I originally understood and believed (what I wanted to believe, in fact) that software development trade is a branch of engineering discipline. I studied the work of Watts Humphrey, Mark Paulk and others at SEI and related organizations, looking to improve my understanding and my practice of software development. I was especially interested on these because I have been developing software for a living since some decades.
Experience by experience, I have found mayor parts of software engineering body of knowledge simply doesn’t fit with my thought process in practice. I was utterly surprised when I found that many, many practitioners –even many giant practitioners of our industry– reported similar observations. Those individuals had been practicing software development trade for many years, successfully evolving families of software products with their own hands at sustainable pace.
If software engineering is not going to be what those ‘software engineers’ do for a living, what else could be then?
Further objective research was in order, looking the seminal work of authors and trying to review the concepts from the original practitioners.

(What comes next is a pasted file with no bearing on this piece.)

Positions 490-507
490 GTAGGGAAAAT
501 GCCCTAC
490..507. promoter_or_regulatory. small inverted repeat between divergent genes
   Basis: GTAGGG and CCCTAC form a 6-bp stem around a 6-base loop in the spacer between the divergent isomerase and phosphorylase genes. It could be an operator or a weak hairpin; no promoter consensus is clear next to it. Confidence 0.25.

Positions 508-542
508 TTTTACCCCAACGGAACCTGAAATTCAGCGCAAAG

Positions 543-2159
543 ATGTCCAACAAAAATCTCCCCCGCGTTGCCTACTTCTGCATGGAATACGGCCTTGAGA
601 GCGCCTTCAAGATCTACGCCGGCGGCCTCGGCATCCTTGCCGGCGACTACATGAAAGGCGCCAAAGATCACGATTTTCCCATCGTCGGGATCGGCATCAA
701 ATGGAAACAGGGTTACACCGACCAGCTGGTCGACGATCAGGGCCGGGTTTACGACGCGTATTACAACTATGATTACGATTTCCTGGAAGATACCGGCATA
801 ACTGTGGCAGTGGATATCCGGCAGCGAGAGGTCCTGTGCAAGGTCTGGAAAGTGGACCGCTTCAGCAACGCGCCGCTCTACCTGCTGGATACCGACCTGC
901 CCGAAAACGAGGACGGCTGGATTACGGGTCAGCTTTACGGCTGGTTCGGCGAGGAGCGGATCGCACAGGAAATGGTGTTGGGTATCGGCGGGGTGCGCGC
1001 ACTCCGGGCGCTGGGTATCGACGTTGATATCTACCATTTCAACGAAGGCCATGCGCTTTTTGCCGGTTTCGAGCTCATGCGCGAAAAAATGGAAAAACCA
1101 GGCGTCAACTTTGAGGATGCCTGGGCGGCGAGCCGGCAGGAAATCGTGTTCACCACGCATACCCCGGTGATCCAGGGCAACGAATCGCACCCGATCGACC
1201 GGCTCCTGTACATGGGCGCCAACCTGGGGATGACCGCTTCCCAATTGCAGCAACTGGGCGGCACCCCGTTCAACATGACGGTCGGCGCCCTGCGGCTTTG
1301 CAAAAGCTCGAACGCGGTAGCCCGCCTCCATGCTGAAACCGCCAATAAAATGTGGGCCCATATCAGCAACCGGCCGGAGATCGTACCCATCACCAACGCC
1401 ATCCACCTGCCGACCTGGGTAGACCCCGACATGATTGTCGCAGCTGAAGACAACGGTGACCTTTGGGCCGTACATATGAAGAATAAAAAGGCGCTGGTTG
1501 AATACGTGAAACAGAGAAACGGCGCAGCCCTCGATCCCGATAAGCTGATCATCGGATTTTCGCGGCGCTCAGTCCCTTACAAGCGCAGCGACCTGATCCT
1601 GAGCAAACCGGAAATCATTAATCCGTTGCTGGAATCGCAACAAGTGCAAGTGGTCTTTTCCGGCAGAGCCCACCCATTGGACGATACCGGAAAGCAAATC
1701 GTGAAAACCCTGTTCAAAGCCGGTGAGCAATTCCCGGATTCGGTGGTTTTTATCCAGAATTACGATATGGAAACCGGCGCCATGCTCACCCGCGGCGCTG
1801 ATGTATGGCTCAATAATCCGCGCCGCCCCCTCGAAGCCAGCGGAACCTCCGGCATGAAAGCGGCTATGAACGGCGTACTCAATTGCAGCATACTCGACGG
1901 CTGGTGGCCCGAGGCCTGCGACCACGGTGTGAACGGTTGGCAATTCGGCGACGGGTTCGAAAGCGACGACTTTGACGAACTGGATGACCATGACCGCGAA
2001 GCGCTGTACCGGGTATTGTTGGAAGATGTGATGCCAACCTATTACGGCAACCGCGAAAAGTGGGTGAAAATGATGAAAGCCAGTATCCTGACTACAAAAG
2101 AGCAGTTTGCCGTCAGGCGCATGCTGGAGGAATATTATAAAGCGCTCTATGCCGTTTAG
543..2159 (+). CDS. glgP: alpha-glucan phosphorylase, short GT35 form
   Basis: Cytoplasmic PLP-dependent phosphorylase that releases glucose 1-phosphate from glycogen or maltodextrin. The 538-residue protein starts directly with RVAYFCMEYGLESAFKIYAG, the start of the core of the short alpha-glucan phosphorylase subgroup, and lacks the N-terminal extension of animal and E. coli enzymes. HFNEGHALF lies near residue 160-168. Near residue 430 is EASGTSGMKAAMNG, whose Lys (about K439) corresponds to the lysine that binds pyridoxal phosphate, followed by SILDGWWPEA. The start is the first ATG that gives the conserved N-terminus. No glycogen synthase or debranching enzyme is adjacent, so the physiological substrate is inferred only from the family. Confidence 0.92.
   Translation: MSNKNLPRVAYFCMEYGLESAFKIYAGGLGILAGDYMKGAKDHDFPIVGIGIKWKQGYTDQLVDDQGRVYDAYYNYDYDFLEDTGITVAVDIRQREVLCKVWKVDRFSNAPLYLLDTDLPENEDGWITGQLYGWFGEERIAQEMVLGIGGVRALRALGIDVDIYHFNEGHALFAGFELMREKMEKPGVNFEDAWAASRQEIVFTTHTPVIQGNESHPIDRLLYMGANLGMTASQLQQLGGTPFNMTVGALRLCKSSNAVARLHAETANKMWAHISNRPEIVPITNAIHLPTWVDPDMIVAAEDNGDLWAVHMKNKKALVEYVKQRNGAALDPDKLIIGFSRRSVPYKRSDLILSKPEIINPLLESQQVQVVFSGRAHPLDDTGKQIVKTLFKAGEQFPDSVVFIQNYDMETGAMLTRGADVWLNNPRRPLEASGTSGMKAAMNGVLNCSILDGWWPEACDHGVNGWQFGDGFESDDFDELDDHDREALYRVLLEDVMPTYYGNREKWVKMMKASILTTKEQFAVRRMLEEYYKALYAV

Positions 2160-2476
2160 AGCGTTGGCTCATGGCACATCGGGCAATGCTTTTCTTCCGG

There has been surprise after surprise, many, many popular notions have proved been just plain wrong. An example, the popular software lifecycle process known as “waterfall”, which invention is typically attributed to Dr. Winston Royce because of his work “Managing the Development of Large Software Systems” is just another mal-interpretation, Dr. Royce never said “waterfall”, indeed he concluded that doing analysis, design, etc., activities (not phases), sequentially was not going to work, that each activity should be revisited.
Our industry is very, very young; many popular notions are misleading and the lack of consideration to our own history is a root source of such a condition.
Probably this condition plays a factor in many outsourced jobs to offshore development shops recently.